By Kevin Mooney | Watchdog.org
Try asking your boss if you can help organize a political protest and shout down opposing viewpoints during company time and at company expense. If you’re like most Americans, chances are good that’d be the second-to-the-last conversation you’d have with a company official — right before the one that leads to cleaning out your desk.
But unionized government workers are not like most Americans.
That’s why Brigitte Nieland, vice president of the Education and Workforce Development Council for the Louisiana Association of Business and Industry, is keen on congressional legislation introduced in early January that would put an end to “official time” – a controversial practice that allows federal employees to conduct union business during working hours unrelated to their work responsibilities.
Critics charge that official time amounts to a substantial government subsidy for union activity, paid for by taxpayers—at a time when the federal government continues to run up massive deficits. Official time was first codified into law under President Jimmy Carter in 1978. House Republicans are gathering support for legislation that would prohibit federal employees from conducting union business when they are working on taxpayer time.
Rep. Phil Gingrey’s (R-Ga.) bill, the Federal Employee Accountability Act (HR 107), is auspiciously timed, Nieland said, because it adds further impetus to state-level “payroll protection” legislation initiatives that prevent union dues from being automatically deducted for political purposes.
“I view what Rep. Gingrey is trying to do at the federal level as very complimentary toward what we are trying to do in Louisiana, and what other states are trying to do,” Nieland said. “We are attacking the same problem from a different angle.”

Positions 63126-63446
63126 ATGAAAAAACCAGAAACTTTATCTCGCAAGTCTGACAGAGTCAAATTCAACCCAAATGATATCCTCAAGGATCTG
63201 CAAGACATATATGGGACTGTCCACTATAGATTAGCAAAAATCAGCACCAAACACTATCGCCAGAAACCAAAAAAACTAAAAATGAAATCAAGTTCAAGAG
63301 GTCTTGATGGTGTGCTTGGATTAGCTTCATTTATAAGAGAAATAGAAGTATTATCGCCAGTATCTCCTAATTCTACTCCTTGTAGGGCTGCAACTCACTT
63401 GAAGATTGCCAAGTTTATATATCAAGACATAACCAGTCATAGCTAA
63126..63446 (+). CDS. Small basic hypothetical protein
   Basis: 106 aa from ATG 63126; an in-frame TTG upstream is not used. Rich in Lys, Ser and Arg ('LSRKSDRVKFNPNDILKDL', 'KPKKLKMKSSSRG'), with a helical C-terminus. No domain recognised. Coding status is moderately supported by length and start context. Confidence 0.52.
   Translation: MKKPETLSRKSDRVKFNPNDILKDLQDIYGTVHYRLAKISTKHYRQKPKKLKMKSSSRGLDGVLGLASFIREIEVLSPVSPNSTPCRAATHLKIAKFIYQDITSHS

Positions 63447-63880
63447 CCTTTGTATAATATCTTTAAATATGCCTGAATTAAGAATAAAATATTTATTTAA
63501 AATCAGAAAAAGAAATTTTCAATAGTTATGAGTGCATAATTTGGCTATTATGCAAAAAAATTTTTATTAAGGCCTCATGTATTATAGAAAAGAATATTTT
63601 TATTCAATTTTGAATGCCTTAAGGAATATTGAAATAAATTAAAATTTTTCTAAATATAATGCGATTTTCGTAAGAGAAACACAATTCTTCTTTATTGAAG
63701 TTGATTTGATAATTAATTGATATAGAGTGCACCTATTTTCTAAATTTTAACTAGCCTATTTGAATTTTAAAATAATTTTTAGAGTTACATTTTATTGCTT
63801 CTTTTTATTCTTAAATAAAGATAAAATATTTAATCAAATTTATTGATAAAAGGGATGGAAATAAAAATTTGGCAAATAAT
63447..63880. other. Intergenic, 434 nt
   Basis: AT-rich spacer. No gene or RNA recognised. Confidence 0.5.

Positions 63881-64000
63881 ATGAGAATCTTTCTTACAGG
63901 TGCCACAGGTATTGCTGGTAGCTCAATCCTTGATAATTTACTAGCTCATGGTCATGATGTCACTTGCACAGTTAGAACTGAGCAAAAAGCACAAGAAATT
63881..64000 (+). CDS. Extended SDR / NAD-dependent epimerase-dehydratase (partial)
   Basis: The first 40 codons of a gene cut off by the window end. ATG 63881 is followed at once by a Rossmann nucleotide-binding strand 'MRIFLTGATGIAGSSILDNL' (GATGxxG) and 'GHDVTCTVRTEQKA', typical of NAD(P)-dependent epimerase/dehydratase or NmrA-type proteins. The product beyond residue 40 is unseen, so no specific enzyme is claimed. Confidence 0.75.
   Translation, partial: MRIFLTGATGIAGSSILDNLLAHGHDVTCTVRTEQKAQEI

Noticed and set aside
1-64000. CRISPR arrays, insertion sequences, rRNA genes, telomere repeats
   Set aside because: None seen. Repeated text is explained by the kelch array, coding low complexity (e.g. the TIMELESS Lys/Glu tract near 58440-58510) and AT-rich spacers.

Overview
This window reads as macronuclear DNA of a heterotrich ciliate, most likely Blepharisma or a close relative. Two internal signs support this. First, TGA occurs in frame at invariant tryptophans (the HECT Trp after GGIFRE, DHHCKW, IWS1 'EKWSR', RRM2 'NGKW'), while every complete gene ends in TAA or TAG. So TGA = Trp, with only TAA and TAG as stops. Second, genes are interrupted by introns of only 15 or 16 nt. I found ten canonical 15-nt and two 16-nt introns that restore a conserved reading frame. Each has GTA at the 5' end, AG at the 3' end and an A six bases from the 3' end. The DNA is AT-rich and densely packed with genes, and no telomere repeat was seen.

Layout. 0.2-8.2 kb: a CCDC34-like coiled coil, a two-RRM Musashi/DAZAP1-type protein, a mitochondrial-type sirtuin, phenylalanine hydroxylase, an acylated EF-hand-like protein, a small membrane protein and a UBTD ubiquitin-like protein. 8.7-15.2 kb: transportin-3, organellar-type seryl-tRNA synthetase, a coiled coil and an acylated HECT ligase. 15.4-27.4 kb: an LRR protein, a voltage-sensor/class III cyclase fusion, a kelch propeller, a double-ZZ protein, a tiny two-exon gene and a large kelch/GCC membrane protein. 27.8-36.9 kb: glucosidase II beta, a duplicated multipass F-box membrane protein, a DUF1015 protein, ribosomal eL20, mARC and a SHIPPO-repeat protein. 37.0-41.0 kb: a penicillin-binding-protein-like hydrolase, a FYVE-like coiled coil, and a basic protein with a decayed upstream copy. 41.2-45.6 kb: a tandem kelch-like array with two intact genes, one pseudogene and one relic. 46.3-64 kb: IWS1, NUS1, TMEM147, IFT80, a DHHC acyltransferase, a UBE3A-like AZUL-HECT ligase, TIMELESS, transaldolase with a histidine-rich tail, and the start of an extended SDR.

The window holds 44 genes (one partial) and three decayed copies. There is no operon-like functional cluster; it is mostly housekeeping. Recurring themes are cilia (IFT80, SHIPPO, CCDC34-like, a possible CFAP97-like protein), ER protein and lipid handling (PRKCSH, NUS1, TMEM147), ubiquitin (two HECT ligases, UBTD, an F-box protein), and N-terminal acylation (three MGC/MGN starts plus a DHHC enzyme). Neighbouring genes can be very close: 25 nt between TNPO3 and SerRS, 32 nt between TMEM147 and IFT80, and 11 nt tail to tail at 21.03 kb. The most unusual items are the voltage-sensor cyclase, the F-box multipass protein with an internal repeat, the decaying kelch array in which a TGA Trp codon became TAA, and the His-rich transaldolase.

Under current law, union operatives are perfectly positioned to pressure and cajole lawmakers into accepting policy changes that are at odds with the preferences of most Americans. Put another way, official time enables unionized government workers to lobby for lavish taxpayer-funded benefit packages, and reshape public policy in a manner that is detrimental to taxpayer interests, while they are being paid by those same taxpayers.
“This is the kind of irony that now exists in public education,” Nieland, the LABI vice-president said. She recalls how union leaders in her state pulled teachers out of classroom last spring in Louisiana to demonstrate against Gov. Bobby Jindal’s education reform package.
“In many instances, the actions taken by the teachers unions can be viewed as anti-taxpayer,” she observed. “But the taxpayer dollars are providing them with a steady stream of money to block reforms beneficial to the state’s education system, and the economy as a whole.”